News Column

Patent Issued for Query Optimization with Memory I/O Awareness

June 3, 2014

By a News Reporter-Staff News Editor at Information Technology Newsweekly -- From Alexandria, Virginia, VerticalNews journalists report that a patent by the inventors Halasipuram, Ramanujam Seshadri (Magarpatta, IN); Seputis, Edwin Anthony (Oakland, CA), filed on August 4, 2009, was published online on May 20, 2014.

The patent's assignee for patent number 8732163 is Sybase, Inc. (Dublin, CA).

News editors obtained the following quote from the background information supplied by the inventors: "The present invention is directed to tuning query execution performance of a database system through query optimization with memory I/O (input/output) awareness.

"Computers are very powerful tools for storing and providing access to vast amounts of information. Databases are a common mechanism for storing information on computer systems while providing easy access to users. A typical relational database is an organized collection of related information stored as 'records' having 'fields' of information. As an example, a database of employees may have a record for each employee where each record contains fields designating specifics about the employee, such as name, home address, salary, and the like.

"Between the actual physical database itself (i.e., the data actually stored on a storage device) and the users of the system, a database management system or DBMS is typically provided as a software cushion or layer. In essence, the DBMS shields the database user from knowing or even caring about the underlying hardware-level details.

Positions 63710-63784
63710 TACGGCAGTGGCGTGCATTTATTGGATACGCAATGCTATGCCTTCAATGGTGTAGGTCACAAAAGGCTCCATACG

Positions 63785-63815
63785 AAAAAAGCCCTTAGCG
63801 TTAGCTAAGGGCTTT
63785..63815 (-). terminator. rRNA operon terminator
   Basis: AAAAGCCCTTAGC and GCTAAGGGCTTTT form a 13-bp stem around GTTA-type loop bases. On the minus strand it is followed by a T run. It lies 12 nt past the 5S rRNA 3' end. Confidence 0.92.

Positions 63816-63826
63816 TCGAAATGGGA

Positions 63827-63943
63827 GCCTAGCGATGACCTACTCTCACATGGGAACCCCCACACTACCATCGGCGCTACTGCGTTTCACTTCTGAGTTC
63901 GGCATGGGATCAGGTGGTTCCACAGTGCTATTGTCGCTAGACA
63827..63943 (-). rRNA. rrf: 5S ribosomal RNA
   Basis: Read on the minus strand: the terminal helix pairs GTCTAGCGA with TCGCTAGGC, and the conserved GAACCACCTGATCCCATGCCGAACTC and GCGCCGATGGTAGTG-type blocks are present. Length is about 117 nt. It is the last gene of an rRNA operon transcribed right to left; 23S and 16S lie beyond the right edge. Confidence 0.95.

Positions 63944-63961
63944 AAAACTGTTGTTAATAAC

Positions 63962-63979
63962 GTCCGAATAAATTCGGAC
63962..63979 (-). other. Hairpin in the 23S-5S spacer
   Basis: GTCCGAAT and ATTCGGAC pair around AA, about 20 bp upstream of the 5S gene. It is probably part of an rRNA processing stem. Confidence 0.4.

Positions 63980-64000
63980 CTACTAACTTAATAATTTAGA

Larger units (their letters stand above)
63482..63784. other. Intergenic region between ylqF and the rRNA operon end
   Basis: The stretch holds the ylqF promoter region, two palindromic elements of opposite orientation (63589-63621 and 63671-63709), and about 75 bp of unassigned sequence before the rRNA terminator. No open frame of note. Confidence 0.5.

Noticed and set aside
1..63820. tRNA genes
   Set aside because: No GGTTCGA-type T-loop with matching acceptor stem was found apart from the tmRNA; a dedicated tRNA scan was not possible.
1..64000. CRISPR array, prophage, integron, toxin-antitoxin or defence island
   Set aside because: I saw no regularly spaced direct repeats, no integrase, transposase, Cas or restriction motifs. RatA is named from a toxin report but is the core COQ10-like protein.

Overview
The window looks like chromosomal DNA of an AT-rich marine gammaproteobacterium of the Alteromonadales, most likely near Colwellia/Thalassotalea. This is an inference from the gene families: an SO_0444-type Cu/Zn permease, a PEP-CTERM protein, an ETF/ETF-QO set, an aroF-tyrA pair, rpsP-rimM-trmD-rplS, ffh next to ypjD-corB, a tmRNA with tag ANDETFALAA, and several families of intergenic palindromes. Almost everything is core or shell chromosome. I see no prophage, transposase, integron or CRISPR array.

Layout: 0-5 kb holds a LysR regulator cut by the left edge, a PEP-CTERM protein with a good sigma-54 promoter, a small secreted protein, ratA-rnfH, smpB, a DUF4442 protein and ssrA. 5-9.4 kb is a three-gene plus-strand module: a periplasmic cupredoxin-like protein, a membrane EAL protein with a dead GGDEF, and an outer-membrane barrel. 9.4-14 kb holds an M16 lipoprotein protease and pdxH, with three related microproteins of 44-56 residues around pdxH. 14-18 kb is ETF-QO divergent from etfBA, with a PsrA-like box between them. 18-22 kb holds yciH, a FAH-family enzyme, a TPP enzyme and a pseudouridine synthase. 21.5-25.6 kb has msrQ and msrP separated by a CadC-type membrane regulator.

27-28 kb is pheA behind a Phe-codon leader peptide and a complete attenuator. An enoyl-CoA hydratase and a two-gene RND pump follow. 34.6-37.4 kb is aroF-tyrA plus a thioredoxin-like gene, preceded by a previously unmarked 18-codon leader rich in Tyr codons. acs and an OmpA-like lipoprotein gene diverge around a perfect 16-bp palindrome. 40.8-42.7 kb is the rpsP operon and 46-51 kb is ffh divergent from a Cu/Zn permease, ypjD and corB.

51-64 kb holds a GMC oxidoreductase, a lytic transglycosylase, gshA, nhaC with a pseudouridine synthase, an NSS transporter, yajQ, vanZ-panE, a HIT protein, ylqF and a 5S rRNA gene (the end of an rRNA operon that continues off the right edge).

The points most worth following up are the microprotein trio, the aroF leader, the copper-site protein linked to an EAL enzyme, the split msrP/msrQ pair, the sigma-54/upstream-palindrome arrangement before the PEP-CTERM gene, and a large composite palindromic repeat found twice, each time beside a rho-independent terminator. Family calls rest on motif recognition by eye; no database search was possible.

"One purpose of a database system is to answer queries requesting information from the database. A query may be defined as a logical expression over the data and the data relationships set forth in the database, and execution of a query results in the identification of a subset of the database. In operation, for instance, the execution of a request for information from a relational DBMS is typically issued by a client system as one or more Structured Query Language or 'SQL' queries for retrieving particular data (e.g., a list of all employees earning more than $25,000) from database tables on a server. In response to this request, the database system typically returns the names of those employees earning $25,000, where 'employees' is a table defined to include information about employees of a particular organization. The syntax of SQL is well documented, see e.g., 'Information Technology--Database languages--SQL', published by the American National Standards Institute as American National Standard ANSI/ISO/IEC 9075: 1992, the disclosure of which is hereby incorporated by reference.